(-) (kN/m³) cu (kPa)

COE-01 4.8- 6.3 59.0 53.8 - 63.8 1.59 0.90 0.08 16.7 16.0-39.0

COE-02 10.7 - 45.0 35.2 - 51.7 1.57 0.88 0.06 16.7 43.0- 62.0

0.9

V

υ= (1)

Figure 3 presents the oedometer curve in the Vs

semi-logarithmic plot (υ, ln p) where p, is the effective Vs is the volume of solid particles, assumed

pressure and, υ, the specific volume of specimen incompressible, contained in a volume, V, of soil

defined as: specimen.

[Fig. 3] Oedometer curves of tested clays (Demers, 1980)

The Modified Cam-Clay Model (CCM) was variable in order to investigate their influences on

adopted as quite appropriate, particularly for the lateral bearing capacity of pile. The ultimate

materials which behaviour is influenced by volume lateral load of pile, Qu, is represented by the

variation. In fact, the CCM may be used to dimensionless factor defined by “Qu/cu b2” for

represent materials when the influence of volume which the influence of several parameters will be

change on bulk property and resistance up to studied.

failure should be taken into consideration, as for

soft clays. Prediction of lateral resistance of pile

In this study, eight material parameters were The adopted modeling of beam element subjected

required to specify the soil model, including either to the lateral action/reaction of soil the behavior of

the elastic bulk modulus “K” or elastic shear pile is derived from the well-known equilibrium

modulus “G”, mass density “ρ”, Poisson’s ratio “μ”, equation of beams:

slope of the normal consolidation line “λ”, slope of

the elastic swelling line“κ”, frictional constant “M”, d4 y

EI + p(x) = 0 (2)

pressure of reference “p1” and the specific volume dx 4

at pressure of reference, p1, on the normal Figure 4 details how the horizontal resistance of

consolidation line “υλ”. soil p(x) can be determined by adopting the spring

The material properties adopted in the analyses equation:

for soft, medium and hard clay (referred to

p(x) = k(x) ⋅ y (3)

proprieties of specimens) are presented in Table

2. - k(x) : modulus of the horizontal reaction of soil

(kN/m²);

Pile properties - y :horizontal displacement of the pile at depth x

The pile is modeled as a structure element made (m);

up of concrete material characterised by a - E : young’s Modulus of the pile (kPa);

Poisson’s ratio of 0.2, a unit mass of 2500 kg/m3, - I : moment of Inertia of the cross section at x (m4);

and Young’s modulus equals to 25 GPa. - x: current depth along the length of pile.

[Table 2] Soft clay parameters according to CCM

3

Soil rigidity ρ (kg/m ) G (MPa) K (MPa) μ (-) λ (-) κ (-) M (-) p1 υλ (-)

(kPa)

Soft clay 1670 4.80 12.48 0.33 0.262 0.065 0.77 1 5.3

cu = 16.0 kPa

medium clay 1670 11.70 30.42 0.33 0.262 0.065 0.77 1 5.3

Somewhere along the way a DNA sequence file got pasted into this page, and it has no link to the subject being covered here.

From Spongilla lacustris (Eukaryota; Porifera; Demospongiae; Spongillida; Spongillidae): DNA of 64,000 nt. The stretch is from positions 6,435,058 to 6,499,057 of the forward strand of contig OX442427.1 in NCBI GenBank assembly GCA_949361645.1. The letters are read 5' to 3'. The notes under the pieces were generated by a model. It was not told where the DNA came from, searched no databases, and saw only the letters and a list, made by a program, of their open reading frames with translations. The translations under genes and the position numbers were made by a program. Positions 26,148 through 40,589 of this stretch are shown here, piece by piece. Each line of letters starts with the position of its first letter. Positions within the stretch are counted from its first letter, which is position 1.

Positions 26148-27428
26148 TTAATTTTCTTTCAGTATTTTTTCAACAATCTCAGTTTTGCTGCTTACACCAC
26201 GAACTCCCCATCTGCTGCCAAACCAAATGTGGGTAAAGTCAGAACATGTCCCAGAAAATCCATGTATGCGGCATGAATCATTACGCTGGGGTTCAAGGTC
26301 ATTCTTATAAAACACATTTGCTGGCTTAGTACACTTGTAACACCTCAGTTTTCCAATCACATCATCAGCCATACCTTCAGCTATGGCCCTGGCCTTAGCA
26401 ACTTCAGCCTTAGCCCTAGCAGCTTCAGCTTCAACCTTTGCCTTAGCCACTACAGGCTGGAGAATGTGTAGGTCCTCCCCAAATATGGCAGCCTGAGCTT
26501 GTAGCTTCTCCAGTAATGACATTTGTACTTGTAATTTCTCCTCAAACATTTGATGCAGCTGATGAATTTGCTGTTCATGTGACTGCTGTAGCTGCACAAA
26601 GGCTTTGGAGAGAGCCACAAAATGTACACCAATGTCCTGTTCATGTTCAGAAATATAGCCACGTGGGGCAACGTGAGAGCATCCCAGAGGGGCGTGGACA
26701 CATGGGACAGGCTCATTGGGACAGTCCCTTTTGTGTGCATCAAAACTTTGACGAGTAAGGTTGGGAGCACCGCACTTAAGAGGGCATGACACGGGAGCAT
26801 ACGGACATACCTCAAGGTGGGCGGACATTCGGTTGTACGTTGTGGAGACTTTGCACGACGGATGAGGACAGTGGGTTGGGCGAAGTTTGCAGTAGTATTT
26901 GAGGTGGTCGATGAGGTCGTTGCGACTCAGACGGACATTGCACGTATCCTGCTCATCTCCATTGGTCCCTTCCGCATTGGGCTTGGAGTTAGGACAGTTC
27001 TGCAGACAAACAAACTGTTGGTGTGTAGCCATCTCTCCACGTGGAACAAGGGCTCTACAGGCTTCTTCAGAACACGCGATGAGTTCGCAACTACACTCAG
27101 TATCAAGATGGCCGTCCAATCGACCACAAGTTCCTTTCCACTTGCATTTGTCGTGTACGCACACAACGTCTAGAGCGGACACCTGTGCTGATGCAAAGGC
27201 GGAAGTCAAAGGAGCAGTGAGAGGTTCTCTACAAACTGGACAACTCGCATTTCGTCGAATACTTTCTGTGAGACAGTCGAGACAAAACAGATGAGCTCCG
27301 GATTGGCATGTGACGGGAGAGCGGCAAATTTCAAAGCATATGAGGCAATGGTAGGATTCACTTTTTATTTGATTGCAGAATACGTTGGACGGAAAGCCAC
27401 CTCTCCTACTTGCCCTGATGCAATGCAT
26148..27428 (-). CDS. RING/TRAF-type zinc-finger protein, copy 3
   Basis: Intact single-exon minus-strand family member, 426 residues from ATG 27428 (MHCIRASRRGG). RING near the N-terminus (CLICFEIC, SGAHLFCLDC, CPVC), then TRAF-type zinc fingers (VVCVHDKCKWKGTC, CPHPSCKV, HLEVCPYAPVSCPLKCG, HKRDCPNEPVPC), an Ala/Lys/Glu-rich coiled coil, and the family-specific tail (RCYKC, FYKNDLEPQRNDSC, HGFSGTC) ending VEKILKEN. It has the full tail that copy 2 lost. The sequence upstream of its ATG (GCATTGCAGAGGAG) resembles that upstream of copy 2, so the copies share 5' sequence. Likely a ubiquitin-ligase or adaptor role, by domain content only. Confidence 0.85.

cu = 39.0 kPa

Stiff clay 1670 19.20 49.92 0.33 0.257 0.064 0.77 1 5.25

cu = 64.0 kPa

Resistance

The undrained shear strength has been varied in

order to study the effect of the stiffness of clayey

soils on the ultimate lateral resistance of pile.

For capped plasticity model, like the modified cam

clay here investigated, the undrained shear

strength, cu, is uniquely related to the specific

volume, υ, by the equation [2]:

Mp1 ⎛Γ−υ⎞

cu = exp ⎜ ⎟ (4)

2 ⎝ λ ⎠

line for p=p1, is given by:

Γ = υλ − ( λ − κ ) × ln ( 2 ) (5)

adopting zero free vertical distance from the head

[Fig. 4] Model of soil reaction by elastic springs

of pile to the soil surface (ec=0), and varied ratio

D/b, D is the embedment of pile in the clay layer.

Introducing the bending moment, M (kN.m) and

The comparison between numerical predictions

the shear force, V (kN) at depth x within a current

and Broms’ results (Figure 7). For this case, it can

cross section of pile, the equilibrium equation

be seen that Broms’ assumption greatly

provides relationships between the bending

overestimates the ultimate lateral resistance of pile

moment and shear force, and, then as illustrated in

in purely cohesive clays that was assumed equals

Figure 6, the lateral resistance of soil is derived

to 9bcu, but numerical predictions show that the

from Eq. (3). The complete solution is obtained

soil will collapse much earlier.

once the horizontal deflection of pile is determined.

Therefore, we concluded that the lateral soil

reaction p (x) can be determined as follows (see Effects of Vertical Load and Pile

figure 5): Diameter on its Lateral Resistance

The influence on pile diameter has been also

investigated. Figure 8 shows that the variation of

pile diameter, especially when D/b is less than 14,

does not significantly affect the normalized

ultimate lateral bearing capacity of pile.

The influence of vertical load on the ultimate lateral

bearing capacity is studied. At this stage, first, the

ultimate vertical bearing capacity is obtained, and

then by introducing a factor of safety equals to 3

[Fig. 5] Shear and lateral load